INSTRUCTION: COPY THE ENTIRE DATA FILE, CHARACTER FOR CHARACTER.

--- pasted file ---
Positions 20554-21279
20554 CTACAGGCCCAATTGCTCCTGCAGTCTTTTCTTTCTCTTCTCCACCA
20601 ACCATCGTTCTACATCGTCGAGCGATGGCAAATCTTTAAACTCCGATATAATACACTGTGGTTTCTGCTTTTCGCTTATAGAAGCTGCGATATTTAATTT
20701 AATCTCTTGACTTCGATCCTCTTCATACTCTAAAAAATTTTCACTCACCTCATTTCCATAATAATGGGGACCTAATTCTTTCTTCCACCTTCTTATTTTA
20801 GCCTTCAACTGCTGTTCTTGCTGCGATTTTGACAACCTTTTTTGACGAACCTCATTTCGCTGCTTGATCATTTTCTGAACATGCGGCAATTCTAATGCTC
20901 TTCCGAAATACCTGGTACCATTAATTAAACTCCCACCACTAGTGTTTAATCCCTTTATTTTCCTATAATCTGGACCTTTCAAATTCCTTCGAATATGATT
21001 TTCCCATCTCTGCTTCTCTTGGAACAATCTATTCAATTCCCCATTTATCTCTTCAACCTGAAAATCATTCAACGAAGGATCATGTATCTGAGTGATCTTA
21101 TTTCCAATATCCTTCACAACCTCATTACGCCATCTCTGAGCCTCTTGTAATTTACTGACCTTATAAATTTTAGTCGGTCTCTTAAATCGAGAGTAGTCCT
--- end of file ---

Positions 20554-21279
20554 CTACAGGCCCAATTGCTCCTGCAGTCTTTTCTTTCTCTTCTCCACCA
20601 ACCATCGTTCTACATCGTCGAGCGATGGCAAATCTTTAAACTCCGATATAATACACTGTGGTTTCTGCTTTTCGCTTATAGAAGCTGCGATATTTAATTT
20701 AATCTCTTGACTTCGATCCTCTTCATACTCTAAAAAATTTTCACTCACCTCATTTCCATAATAATGGGGACCTAATTCTTTCTTCCACCTTCTTATTTTA
20801 GCCTTCAACTGCTGTTCTTGCTGCGATTTTGACAACCTTTTTTGACGAACCTCATTTCGCTGCTTGATCATTTTCTGAACATGCGGCAATTCTAATGCTC
20901 TTCCGAAATACCTGGTACCATTAATTAAACTCCCACCACTAGTGTTTAATCCCTTTATTTTCCTATAATCTGGACCTTTCAAATTCCTTCGAATATGATT
21001 TTCCCATCTCTGCTTCTCTTGGAACAATCTATTCAATTCCCCATTTATCTCTTCAACCTGAAAATCATTCAACGAAGGATCATGTATCTGAGTGATCTTA
21101 TTTCCAATATCCTTCACAACCTCATTACGCCATCTCTGAGCCTCTTGTAATTTACTGACCTTATAAATTTTAGTCGGTCTCTTAAATCGAGAGTAGTCCT